Get complete information on Polytypic Species

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A species which has two or more sub-species, are known as poly species. The species that is not sub-divided into subspecies is known monotypic species.

Sub-species

May (1969) defined a subspecies as a geographically locally sub-division of species that differs generally and taxonomically from other sub-divisions of a species. The sub-species are fertile in crosses and intergrade between adjacent subspecies at the meeting place their ranges.

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Clines

A cline is formed by a series of continuous populations in which given character changes slowly. Such geographical character gradients are called clines. The term was introduced by Huxley (1939). They a of two types (a) Intergroup or stepped cline in which changes in charade are constant, (b) Internal cline in which no such variations in the rate ( change in characters is seen. The gradient is more or less constant throughout.

Race

A category which is used in the taxonomy of organisms that consists of a group of individuals within a species that are geographic ecologically and physiologically distinct from other members of the species. The term is also used in the same sense as subspecies.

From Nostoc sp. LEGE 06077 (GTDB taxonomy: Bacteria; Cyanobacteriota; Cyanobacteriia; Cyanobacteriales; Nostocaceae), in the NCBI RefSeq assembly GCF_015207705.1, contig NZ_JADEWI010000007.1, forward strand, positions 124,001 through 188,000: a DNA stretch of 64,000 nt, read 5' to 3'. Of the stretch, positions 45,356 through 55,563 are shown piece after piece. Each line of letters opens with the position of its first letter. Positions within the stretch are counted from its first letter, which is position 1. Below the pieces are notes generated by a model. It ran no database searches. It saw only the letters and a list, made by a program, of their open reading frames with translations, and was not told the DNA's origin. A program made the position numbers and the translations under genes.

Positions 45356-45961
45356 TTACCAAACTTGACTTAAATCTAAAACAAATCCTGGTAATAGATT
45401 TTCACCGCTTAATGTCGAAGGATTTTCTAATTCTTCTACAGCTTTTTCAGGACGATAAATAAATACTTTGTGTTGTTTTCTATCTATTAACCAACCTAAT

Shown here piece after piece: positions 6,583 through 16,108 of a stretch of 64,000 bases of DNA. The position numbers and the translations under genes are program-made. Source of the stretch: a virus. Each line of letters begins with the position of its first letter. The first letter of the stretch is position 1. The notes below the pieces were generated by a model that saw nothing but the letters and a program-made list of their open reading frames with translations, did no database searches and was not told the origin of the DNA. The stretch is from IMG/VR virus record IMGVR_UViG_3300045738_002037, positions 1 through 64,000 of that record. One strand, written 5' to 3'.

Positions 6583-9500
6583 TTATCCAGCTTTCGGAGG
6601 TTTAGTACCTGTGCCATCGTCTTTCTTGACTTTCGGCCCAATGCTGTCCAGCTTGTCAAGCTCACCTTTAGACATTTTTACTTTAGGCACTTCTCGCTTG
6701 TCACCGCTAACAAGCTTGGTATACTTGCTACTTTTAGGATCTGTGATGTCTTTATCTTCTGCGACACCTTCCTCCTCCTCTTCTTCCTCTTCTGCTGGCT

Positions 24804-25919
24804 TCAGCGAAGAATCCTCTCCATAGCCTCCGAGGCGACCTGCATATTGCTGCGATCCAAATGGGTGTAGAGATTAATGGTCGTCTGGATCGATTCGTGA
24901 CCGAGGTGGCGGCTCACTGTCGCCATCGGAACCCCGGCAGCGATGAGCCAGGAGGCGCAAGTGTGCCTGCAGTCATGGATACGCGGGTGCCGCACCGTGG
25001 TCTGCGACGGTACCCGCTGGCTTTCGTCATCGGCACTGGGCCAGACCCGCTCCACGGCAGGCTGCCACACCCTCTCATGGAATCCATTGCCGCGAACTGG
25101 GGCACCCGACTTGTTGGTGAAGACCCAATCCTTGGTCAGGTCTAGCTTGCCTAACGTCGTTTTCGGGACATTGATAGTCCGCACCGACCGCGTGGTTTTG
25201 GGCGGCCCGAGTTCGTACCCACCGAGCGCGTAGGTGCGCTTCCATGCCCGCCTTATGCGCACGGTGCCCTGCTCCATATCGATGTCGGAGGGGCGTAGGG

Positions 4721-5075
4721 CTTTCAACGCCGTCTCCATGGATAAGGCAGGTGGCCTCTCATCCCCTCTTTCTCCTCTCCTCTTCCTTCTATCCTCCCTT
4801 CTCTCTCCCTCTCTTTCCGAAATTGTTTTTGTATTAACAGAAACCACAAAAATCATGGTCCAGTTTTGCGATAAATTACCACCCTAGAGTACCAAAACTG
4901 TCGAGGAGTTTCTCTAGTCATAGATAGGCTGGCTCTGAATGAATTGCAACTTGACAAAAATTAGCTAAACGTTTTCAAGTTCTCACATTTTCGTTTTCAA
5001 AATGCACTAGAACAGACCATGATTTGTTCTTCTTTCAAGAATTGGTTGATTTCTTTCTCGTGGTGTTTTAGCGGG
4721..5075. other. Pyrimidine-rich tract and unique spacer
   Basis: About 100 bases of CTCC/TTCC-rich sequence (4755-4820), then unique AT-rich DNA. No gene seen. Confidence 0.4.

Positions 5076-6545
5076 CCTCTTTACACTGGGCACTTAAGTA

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Supraspecies

It is the collection of subspecies, which replace one another geographically or physiologically and in which intrinsic isolation has taken place.

Clone

It is a group of individuals all derived from a single individual without sexual combination.

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Linage

It is a radial complex of several lines of descent, which forms a mesh network of evolution within the species.

Many groups of related population live together in the same area and remain distinct from each other without exchanging genes. These are the entities which we usually recognise as sympatric (overlapping) species as opposed to allopathic species which inhabit different areas. However, there are examples of related species which are allopatric in some parts of their distributional range but sympatric in others. A distinct species is one which pass the test of sympatry i.e., retain their identity even thought they live close enough together so that cross fertilization between them is possible. A. good example of sympatry is provided by three species of Rana, R. pipiens, R. syluatica and R. eatesbiana found together in streams and lakes of U.S.A.

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